He cautions that it's up to IT security teams to ensure that they've locked down any endpoint on which RDP is enabled and urges them to try and find any enterprise IP addresses on which unprotected RDP is in operation. "With newer versions of Windows, the OS logs Remote Desktop connection details in the Windows Event Viewer with the Event ID 1149," he notes. "The logged information includes the user account that was used (i.e., the compromised account), as well as the IP address of the attacker."

As that suggests, some RDP attacks are very targeted. "The interesting thing about Bitpaymer is that they are specifically targeting companies, and not just any companies, quite big companies," xXToffeeXx tells anti-malware site Bleeping Computer. "This is quite different to most other RDP company targeting ransomware. Reminds me of SamSam" (see South Korean Hosting Firm Pays $1 Million Ransom).

New Campaign: 20 Million Attack Attempts

But many ransomware campaigns continue to rely on volume rather than careful targeting.

For example, a separate ransomware campaign has been sending spam emails to attempt to trick recipients into opening a malicious JavaScript attachment stored in a 7zip-format archive, according to security, networking and storage vendor Barracuda Networks.

"In the last 24 hours, the Barracuda advanced security team has observed about 20 million attempts at a ransomware attack through an email attachment 'Payment_201708-6165.7z,'" Eugene Weiss, lead platform architect for Barracuda Networks, says in a blog post.

Sample of a spam email tied to the "Payment_201708-6165.7z" ransomware campaign. (Source: Barracuda Networks)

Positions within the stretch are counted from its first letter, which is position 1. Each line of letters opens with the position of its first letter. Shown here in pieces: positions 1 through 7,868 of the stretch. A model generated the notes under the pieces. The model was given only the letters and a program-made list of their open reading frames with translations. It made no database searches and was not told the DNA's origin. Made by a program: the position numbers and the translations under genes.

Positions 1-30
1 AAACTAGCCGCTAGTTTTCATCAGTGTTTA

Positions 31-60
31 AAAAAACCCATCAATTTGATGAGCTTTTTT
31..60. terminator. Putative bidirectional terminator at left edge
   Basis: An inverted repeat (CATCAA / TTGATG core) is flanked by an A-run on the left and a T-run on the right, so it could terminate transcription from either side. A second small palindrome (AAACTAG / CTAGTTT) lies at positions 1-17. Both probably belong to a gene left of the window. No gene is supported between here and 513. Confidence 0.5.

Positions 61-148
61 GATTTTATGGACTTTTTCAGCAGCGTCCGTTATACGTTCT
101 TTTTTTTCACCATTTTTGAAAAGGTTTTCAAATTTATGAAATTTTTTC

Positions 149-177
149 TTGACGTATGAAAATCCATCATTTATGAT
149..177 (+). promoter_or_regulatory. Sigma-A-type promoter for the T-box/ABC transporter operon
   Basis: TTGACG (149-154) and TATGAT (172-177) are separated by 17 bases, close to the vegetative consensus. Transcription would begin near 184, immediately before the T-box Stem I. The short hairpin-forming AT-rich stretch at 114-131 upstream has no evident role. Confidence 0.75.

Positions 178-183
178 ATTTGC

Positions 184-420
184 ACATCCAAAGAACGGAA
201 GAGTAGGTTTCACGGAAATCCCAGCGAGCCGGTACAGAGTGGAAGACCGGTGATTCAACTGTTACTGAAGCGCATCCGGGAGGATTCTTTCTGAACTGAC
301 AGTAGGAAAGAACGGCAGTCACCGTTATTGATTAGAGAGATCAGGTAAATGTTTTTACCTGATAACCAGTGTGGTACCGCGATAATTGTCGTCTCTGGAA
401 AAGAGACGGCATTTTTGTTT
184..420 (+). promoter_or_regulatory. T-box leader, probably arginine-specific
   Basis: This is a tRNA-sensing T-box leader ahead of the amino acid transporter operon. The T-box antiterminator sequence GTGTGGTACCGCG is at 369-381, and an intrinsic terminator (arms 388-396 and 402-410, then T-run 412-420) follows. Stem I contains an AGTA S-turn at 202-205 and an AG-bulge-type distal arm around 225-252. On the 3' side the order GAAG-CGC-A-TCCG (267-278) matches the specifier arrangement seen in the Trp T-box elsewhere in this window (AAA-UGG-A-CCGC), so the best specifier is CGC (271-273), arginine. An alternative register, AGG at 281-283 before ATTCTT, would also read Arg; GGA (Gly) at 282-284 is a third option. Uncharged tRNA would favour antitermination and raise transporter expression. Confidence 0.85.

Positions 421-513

"In this attack, the source of the email is a spoofed address, and the attachment name and number is included in the subject line and body of the message," he adds. "The full subject line in this example is 'Emailing: Payment_201708-6165' and the number in the attachment name is variable."

Security experts say the best way to defend against all ransomware attacks is to run up-to-date anti-malware software as well as maintain current, offline backups, so that affected systems can be wiped and restored.


Update (September 1): Added comment from NHS Lanarkshire that it did not pay any ransom.

About the Author

Mathew J. Schwartz

Mathew J. Schwartz

Executive Editor, DataBreachToday & Europe, ISMG

Schwartz is an award-winning journalist with two decades of experience in magazines, newspapers and electronic media. He has covered the information security and privacy sector throughout his career. Before joining Information Security Media Group in 2014, where he now serves as the executive editor, DataBreachToday and for European news coverage, Schwartz was the information security beat reporter for InformationWeek and a frequent contributor to DarkReading, among other publications. He lives in Scotland.